On July 16th, 988 will officially become America’s mental health crisis hotline number. The hope with 988 is that those who are in a mental health crisis will be able to be receive fast and safe help for people experiencing mental health emergencies like suicide ideation, addiction and panic attacks.
It is estimated that more than 12 million people had serious thoughts of suicide and one in 20 adults experienced a serious mental illness in 2020, per the National Alliance on Mental Illness (NAMI).
“A direct three-digit line to trained National Suicide Prevention Lifeline counselors will open the door for millions of Americans to seek the help they need, while sending the message to the country that healing, hope, and help are happening every day,” says Hannah Collins, spokesperson from Vibrant Emotional Health, the nonprofit administrator of the National Suicide Prevention Lifeline.
The new 3 digit phone number will serve as alternative to calling 911 in a mental health emergency. “We believe strongly that people who are in a mental health crisis deserve a mental health response, not a criminal justice response,” says Jennifer Snow, national director of government relations, policy, and advocacy at NAMI.
A survey conducted by NAMI found that 46 percent of people do not feel safe calling 911 for help if their loved one were experiencing a mental health or suicide crisis. Many feel interactions between the police and those with mental illness can be dangerous and sometimes end in tragic situations.
Statistics provided by NAMI detail that one in four fatal police shootings between 2015 and 2020 involved a person with a mental illness, and those with mental illness who do survive the police interaction have a higher chance of jail or prison time.
The purpose of the designated 988 phone number is for those experiencing a mental health crisis to receive fast and safe help.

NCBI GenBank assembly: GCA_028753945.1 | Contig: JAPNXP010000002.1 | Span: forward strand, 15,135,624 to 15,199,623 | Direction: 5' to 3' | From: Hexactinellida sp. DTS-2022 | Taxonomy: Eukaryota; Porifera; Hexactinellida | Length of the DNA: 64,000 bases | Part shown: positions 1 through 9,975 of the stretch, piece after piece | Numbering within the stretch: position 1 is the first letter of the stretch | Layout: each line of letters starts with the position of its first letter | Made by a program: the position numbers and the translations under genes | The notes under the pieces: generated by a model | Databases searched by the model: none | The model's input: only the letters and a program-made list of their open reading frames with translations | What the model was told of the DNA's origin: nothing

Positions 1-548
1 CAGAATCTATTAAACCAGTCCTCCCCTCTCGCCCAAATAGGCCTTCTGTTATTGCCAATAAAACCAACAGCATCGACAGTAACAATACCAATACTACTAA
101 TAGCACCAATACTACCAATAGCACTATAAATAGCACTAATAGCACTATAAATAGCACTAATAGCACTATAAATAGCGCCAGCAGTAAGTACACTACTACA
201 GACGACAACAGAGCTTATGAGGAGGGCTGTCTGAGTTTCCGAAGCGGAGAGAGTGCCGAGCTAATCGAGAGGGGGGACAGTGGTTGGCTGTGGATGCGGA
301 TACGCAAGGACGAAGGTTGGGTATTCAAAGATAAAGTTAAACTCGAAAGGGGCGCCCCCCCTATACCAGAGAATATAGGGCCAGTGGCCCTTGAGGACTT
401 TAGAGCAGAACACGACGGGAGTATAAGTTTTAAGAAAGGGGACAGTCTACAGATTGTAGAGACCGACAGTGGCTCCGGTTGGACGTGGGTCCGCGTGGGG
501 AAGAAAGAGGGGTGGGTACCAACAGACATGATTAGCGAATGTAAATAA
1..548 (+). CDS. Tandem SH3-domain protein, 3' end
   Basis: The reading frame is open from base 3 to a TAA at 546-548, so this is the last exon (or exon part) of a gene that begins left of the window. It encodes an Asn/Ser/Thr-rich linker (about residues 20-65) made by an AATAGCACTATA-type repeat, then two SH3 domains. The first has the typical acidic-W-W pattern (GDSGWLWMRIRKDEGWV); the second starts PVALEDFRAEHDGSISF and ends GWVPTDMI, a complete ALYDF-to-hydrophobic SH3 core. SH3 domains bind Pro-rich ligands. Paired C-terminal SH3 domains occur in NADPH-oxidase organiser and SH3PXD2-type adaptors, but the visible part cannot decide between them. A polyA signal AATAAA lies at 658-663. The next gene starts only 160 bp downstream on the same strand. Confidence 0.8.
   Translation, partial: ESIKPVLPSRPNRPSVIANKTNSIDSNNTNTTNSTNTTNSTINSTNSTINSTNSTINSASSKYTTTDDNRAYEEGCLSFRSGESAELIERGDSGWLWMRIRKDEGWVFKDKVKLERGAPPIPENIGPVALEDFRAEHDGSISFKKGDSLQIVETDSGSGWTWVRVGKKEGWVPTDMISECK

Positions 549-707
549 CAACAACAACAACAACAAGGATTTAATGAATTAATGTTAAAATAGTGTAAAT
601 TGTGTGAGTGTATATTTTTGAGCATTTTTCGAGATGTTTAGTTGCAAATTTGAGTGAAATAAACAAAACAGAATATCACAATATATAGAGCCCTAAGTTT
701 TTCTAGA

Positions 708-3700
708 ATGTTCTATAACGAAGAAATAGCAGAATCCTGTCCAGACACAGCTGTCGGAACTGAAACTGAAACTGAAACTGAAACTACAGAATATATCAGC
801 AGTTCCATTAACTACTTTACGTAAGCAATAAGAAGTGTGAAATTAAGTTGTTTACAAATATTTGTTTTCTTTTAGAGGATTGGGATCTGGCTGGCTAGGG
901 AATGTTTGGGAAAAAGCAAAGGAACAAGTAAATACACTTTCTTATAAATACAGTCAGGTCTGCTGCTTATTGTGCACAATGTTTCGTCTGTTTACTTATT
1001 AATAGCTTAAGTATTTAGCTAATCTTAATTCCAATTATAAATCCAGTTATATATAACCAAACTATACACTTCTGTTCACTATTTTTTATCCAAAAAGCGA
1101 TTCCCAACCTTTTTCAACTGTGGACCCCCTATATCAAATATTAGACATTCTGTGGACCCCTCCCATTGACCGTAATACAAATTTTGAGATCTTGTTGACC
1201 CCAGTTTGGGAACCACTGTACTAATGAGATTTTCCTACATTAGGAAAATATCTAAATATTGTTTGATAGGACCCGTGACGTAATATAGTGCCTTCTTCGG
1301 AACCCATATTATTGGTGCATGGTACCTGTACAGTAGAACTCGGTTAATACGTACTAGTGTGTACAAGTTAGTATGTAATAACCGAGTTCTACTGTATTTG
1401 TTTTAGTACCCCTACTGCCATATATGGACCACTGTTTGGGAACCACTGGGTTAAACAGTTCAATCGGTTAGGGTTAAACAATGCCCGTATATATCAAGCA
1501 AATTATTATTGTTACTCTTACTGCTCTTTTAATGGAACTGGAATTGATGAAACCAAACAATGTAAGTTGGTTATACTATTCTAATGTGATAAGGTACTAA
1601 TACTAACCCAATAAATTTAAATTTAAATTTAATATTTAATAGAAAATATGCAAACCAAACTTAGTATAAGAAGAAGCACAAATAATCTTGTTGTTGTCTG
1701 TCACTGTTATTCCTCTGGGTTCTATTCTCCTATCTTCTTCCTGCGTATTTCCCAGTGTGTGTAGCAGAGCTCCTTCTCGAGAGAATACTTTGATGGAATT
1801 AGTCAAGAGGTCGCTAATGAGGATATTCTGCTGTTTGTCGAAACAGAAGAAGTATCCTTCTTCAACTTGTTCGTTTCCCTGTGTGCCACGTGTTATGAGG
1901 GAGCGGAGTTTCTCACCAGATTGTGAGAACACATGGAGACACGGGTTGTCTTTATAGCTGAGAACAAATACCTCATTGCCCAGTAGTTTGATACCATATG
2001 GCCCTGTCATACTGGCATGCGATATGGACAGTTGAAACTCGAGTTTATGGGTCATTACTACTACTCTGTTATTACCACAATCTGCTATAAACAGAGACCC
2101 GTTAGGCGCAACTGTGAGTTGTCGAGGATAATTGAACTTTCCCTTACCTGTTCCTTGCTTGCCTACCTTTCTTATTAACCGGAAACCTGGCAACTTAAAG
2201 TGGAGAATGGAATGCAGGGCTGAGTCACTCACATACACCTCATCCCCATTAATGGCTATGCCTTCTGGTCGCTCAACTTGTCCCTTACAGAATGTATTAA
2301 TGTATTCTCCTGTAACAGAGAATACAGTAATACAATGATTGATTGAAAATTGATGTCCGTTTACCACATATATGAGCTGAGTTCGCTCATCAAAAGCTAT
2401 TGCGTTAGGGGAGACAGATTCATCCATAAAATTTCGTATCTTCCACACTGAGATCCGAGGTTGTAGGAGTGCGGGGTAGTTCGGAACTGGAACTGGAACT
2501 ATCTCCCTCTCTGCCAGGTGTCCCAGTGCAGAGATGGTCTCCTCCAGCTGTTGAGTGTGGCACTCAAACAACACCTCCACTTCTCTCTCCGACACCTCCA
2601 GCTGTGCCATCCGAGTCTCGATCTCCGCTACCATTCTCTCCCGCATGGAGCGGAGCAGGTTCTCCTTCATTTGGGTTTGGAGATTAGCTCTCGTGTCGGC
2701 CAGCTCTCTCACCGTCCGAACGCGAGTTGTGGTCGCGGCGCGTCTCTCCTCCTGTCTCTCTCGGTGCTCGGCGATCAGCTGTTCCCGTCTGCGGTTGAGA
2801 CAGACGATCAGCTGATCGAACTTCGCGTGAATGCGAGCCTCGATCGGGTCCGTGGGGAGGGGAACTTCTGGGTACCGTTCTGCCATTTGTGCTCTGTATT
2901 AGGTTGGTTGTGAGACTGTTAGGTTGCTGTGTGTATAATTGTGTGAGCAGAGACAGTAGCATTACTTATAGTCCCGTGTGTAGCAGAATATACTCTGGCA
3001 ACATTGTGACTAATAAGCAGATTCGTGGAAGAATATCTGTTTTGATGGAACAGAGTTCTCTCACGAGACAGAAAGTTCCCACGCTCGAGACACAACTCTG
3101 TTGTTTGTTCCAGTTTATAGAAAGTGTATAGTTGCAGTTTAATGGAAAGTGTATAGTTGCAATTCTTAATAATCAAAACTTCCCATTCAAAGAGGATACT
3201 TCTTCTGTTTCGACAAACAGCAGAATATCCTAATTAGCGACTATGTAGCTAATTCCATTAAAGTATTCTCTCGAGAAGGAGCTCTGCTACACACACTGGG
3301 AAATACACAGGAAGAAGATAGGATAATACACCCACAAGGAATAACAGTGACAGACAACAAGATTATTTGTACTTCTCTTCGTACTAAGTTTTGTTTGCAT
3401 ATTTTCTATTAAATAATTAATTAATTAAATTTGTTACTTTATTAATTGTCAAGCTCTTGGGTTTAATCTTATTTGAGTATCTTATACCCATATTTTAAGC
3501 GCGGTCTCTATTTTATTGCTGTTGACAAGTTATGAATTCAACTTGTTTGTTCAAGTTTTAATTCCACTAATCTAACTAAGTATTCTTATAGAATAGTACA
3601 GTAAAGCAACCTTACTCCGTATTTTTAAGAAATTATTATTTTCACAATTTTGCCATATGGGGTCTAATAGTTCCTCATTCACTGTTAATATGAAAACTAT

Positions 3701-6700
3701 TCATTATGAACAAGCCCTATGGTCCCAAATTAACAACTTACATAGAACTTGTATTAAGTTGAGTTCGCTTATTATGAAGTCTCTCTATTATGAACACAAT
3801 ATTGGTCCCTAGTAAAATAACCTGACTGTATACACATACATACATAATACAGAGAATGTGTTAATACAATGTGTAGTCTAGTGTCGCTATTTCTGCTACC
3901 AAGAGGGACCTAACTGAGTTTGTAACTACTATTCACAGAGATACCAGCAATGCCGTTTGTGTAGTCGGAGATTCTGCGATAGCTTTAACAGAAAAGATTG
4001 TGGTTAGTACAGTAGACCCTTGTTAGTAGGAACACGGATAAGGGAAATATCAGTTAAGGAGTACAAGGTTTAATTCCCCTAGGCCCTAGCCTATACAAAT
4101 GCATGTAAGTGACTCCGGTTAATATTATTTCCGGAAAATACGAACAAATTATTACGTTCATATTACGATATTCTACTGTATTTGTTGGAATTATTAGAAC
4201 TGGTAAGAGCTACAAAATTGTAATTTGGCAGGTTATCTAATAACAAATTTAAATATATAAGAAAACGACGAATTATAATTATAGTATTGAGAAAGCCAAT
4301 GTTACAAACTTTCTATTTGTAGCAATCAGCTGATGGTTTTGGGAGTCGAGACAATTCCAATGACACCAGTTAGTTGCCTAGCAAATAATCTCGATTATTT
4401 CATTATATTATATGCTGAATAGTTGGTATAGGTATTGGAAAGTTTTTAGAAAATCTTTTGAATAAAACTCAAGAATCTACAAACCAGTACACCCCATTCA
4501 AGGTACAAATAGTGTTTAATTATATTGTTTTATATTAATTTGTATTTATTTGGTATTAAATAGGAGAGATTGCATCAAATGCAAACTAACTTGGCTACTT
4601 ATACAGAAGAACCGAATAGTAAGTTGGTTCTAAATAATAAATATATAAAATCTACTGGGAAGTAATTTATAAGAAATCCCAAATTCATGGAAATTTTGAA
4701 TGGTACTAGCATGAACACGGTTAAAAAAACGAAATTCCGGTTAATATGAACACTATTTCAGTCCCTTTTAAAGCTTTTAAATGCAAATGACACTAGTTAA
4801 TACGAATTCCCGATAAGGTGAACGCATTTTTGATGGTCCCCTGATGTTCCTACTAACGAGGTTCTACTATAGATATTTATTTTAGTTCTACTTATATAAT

When someone dials 988, the call will be answered by the National Suicide Prevention Lifeline. The caller will be directed to a crisis counselor at a local call center based on the area code.
Each center will consist of a staff and volunteers. “All centers train all of their call takers, with an average of 90 hours of training,” Collins says.
During the crisis call, the goal is those callers get the help that they need, hopefully through deescalated over the phone. Crisis counselors will also provide callers with follow-up services and resources.
A 2019 study of the crisis system in Tucson, from Arizona Complete Health showed that 80 percent of crisis-line calls were resolved without having the need to dispatch mobile crisis team, law enforcement, or emergency medical services. However, crisis counselors will be trained to determine if in-person help is necessary and will dispatch a mobile crisis unit in the caller’s area. The mobile crisis teams consist of behavioral health professionals. If a mobile crisis center not unavailable at the time in the caller’s area, a police response may be necessary.
There is no cost to call the new 988 phone number. Users will never be charged for calling the lifeline.